A couple of years ago, I came up with what I thought would be a great question for the annual Stump the Scholars session at the MDM. Because that question never was used (and probably is too long to ever be used), I'll post it here for anyone who might care to take a shot at it:
This question relates to an image employed by Melville to capture the appearance of sunlight.
First, this is Lucretius:
Neither the spokes of the sun nor the shining spears of day
can dispel the fearful shadows from our soul,
but only the face and law of Nature.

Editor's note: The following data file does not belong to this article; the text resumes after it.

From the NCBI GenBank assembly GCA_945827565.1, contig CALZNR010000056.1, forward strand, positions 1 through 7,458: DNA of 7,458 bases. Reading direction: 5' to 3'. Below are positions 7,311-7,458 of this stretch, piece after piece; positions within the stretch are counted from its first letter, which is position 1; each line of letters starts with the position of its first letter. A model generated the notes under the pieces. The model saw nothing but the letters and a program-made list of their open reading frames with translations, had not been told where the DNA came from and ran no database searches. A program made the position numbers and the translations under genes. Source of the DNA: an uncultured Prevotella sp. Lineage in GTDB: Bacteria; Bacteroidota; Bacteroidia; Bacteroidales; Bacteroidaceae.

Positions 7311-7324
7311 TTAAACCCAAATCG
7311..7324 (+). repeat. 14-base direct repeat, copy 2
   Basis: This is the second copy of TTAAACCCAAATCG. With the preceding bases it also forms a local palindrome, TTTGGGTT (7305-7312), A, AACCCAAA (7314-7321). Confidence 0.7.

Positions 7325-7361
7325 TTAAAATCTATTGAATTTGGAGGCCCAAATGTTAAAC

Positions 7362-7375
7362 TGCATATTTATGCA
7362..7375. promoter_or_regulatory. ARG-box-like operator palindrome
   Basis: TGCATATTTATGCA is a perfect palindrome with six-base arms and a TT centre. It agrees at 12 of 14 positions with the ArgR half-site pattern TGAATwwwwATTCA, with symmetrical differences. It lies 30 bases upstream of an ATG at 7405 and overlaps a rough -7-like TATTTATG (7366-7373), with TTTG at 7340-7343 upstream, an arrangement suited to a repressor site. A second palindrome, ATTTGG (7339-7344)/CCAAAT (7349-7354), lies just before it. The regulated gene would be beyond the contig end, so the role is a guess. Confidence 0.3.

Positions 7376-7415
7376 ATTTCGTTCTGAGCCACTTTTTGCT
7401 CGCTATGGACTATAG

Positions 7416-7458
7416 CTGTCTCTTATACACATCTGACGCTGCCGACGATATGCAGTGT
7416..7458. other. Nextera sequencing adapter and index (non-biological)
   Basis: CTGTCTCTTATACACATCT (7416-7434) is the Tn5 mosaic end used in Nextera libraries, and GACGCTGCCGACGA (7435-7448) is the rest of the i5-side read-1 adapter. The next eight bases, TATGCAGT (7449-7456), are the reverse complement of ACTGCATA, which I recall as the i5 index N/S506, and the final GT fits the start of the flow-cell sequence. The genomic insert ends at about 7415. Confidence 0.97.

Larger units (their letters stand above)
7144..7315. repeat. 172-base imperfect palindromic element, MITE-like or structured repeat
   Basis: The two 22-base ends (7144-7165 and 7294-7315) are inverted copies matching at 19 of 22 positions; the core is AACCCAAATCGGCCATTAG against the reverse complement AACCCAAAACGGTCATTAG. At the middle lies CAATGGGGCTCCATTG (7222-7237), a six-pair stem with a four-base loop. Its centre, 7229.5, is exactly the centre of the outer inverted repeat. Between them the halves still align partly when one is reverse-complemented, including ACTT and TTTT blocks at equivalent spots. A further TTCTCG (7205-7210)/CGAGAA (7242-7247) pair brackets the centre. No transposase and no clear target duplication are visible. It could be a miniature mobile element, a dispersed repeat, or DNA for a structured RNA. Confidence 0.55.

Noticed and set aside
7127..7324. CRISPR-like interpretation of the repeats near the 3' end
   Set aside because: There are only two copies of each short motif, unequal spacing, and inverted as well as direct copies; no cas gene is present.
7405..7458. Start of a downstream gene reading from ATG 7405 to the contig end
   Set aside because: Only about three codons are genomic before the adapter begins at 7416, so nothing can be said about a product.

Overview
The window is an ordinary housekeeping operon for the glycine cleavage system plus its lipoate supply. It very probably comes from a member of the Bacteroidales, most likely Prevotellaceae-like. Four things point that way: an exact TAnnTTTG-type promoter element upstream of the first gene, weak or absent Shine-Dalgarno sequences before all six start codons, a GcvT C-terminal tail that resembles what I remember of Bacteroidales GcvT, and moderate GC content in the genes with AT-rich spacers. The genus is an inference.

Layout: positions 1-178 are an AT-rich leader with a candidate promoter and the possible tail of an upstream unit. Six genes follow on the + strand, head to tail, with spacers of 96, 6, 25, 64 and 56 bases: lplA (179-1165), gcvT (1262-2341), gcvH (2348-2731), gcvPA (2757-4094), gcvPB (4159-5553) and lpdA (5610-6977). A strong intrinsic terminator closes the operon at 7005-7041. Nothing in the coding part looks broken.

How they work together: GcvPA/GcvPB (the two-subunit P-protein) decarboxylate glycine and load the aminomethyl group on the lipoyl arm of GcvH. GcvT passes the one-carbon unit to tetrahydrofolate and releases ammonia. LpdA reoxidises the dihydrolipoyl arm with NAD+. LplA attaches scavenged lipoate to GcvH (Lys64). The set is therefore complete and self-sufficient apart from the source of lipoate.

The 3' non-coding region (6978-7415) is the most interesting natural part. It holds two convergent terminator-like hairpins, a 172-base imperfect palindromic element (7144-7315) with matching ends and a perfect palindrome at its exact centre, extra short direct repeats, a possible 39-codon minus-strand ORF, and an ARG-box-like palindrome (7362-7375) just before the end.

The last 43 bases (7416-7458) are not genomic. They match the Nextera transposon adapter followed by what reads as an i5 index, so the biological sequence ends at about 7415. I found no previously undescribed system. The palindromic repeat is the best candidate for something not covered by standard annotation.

The image that Leonard and Smith focused on is "the shining spears of day." They compared it to these lines by Kipling:
Far to Southward they wheel and glance,
The million molten spears of morn
And they also compared it to these lines by Housman:
And where the light in lances
Across the mead was laid
The question is: What metaphor did Melville use that is comparable to "the shining spears of day," "the million molten spears of morn," and "the light in lances"? Extra credit if you know what chapter it's in.
One hint: It's not "harpoons." That would be way too easy. But it is an edged weapon.
Another hint: He uses the same metaphor once to describe the spouts of a herd of sperm whales.